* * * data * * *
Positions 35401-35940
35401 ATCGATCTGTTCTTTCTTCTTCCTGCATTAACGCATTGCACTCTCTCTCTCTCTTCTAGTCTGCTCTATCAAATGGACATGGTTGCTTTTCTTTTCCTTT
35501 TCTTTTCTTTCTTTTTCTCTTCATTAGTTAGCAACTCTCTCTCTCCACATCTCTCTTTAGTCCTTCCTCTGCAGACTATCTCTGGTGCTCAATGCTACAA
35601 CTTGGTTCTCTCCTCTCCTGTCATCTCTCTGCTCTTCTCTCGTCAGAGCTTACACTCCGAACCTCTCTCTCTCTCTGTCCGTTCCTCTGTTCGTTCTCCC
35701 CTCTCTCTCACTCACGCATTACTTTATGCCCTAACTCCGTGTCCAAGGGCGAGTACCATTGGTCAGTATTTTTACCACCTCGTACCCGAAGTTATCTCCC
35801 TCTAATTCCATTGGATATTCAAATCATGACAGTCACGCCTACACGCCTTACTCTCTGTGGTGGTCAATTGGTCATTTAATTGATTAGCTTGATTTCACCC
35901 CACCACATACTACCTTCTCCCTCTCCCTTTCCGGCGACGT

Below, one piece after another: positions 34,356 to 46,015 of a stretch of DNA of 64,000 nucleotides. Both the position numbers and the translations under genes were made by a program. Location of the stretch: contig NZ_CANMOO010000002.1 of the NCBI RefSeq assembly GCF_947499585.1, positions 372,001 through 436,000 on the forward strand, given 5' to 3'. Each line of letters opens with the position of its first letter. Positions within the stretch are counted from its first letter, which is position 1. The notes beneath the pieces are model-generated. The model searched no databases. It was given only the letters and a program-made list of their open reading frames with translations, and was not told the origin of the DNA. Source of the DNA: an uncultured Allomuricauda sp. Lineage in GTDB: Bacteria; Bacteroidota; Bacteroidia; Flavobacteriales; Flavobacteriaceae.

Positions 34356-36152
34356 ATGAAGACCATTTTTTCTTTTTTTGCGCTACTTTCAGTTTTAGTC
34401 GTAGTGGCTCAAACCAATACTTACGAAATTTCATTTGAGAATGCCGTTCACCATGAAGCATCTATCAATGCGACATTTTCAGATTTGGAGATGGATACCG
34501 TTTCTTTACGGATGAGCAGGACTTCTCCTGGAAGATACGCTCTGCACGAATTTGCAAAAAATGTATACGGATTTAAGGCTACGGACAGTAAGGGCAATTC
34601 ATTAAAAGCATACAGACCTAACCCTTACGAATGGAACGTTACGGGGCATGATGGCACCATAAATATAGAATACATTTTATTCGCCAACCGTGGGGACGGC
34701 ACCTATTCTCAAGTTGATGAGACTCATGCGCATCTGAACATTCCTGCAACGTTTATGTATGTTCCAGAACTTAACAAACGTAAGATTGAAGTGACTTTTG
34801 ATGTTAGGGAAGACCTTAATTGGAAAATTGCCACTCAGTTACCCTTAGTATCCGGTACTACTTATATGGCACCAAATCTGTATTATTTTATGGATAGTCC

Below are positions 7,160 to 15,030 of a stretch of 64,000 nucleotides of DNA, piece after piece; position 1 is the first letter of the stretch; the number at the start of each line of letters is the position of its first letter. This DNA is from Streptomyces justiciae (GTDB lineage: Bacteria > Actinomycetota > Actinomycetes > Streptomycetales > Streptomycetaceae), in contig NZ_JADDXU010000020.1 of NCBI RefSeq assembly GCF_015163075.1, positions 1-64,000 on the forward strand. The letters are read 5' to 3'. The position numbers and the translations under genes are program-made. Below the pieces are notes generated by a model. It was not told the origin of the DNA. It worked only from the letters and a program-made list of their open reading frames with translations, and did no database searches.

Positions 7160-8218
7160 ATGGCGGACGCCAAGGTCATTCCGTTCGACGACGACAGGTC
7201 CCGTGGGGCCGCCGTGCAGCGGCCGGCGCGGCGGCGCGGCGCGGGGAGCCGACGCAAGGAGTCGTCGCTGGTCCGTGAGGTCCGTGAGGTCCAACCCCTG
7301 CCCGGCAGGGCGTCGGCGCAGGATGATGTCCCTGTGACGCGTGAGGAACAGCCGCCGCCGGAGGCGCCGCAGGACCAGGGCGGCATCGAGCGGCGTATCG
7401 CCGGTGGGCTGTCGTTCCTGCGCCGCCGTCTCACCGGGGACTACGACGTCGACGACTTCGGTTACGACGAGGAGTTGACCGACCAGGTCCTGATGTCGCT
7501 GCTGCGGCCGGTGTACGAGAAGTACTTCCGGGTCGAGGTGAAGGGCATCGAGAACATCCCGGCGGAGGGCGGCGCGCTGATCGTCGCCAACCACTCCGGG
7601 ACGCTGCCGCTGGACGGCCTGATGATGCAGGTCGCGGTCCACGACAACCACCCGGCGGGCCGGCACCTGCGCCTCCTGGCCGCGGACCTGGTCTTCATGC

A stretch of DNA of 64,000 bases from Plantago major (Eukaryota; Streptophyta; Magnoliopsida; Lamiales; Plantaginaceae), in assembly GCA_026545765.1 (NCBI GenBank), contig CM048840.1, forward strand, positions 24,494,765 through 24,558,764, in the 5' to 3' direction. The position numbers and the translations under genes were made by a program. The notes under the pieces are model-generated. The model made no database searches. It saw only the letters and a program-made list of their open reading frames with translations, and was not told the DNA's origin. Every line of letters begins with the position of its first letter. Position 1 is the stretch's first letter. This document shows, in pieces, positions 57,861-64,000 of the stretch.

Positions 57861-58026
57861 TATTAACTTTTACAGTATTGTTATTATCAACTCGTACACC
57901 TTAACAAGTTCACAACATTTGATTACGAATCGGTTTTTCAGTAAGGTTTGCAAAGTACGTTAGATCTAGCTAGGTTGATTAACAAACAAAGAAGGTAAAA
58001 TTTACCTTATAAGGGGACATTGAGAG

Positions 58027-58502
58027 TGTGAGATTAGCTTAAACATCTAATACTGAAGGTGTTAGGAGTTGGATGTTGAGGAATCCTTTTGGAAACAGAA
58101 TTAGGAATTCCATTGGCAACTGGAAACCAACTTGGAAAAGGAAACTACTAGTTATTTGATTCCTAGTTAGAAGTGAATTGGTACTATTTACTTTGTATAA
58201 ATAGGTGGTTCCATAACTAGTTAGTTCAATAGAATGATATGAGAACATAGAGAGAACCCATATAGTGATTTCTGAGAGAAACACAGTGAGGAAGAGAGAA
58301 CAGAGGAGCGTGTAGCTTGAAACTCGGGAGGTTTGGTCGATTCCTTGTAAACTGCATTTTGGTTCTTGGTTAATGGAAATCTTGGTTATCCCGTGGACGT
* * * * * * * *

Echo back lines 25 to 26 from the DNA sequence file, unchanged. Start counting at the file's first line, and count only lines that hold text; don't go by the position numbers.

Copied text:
Positions 57861-58026
57861 TATTAACTTTTACAGTATTGTTATTATCAACTCGTACACC